The list below presents a condensed version of the expected activity this week. Rates and positions are exact for Saturday night/Sunday morning.

Shower Name                RA     DEC   Vel     Rates
                                        km/s   NH    SH
ANT Antihelions          14h 16m  -13    30     1     2
ZCY Zeta Cygnids         20h 08m  +42    44     1    <1

RA - Right Ascension
DEC - Declination
Vel - Velocity relative to Earth (in km per sec)
Rates - Rate of visible meteors per hour from a
        dark site
NH - Northern Hemisphere
SH - Southern Hemisphere

About Carl Hergenrother
I am a professional astronomer specializing in the study of comets, asteroids and meteors. This blog will focus on my professional and amateur work in this field

4 Responses to Meteor Activity Outlook for April 10-16, 2010

  1. debbie-lee says:

    hi – i was leaving work at about 6 / 6.30 ish on friday (16th april 2010) i saw what i believed at the time to be a meteor.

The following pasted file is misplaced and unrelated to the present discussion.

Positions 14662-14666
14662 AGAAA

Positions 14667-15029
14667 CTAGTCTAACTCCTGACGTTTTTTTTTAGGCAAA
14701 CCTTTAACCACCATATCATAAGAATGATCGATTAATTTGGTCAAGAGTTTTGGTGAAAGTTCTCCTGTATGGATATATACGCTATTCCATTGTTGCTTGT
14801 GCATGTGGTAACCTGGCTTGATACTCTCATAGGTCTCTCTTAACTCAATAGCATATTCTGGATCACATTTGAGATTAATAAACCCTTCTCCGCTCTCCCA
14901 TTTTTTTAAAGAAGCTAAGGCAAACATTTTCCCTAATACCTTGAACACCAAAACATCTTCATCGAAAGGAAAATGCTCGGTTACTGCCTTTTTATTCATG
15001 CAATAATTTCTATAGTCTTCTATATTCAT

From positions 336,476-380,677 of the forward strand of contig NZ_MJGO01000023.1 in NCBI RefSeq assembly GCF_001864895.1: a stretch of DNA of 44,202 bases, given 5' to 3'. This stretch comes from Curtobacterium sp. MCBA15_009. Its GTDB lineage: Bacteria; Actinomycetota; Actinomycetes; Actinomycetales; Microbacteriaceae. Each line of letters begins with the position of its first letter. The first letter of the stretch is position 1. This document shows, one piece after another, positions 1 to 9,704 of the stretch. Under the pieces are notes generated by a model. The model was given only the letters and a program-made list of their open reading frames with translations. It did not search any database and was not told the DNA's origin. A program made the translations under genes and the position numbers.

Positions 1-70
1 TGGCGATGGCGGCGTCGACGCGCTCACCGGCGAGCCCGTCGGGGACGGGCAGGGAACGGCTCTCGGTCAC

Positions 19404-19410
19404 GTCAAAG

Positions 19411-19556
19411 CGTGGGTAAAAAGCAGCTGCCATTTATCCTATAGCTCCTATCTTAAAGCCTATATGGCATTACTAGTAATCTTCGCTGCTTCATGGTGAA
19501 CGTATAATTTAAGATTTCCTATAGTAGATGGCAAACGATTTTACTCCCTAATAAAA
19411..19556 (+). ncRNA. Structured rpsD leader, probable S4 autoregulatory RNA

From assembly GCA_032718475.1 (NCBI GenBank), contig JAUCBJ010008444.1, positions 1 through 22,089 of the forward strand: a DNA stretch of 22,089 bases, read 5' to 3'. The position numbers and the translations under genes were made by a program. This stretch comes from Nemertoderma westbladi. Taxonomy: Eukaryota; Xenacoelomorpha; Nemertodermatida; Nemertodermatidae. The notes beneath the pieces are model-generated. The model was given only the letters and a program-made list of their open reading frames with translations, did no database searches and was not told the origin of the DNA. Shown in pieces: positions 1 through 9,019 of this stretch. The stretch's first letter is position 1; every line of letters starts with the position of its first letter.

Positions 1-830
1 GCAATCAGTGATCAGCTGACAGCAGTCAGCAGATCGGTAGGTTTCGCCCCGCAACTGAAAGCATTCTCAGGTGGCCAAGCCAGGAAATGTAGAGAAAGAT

pardon my ignorance, but i was wondering is there a specific area / country where they would be seen? I saw it in sunninghill jhb.
    what i saw was quite low, maybe about 6-10m upwards from where i was, it was an incredibly bright ‘comet’ shaped object, with quite a long tail. as it passed over my head it changed from blue to red and orange and then dissipated completely. At first i thought it could have been fireworks but it was silent and looked unlike anything i had ever seen before. could this have been a meteor?

    • Carl Hergenrother says: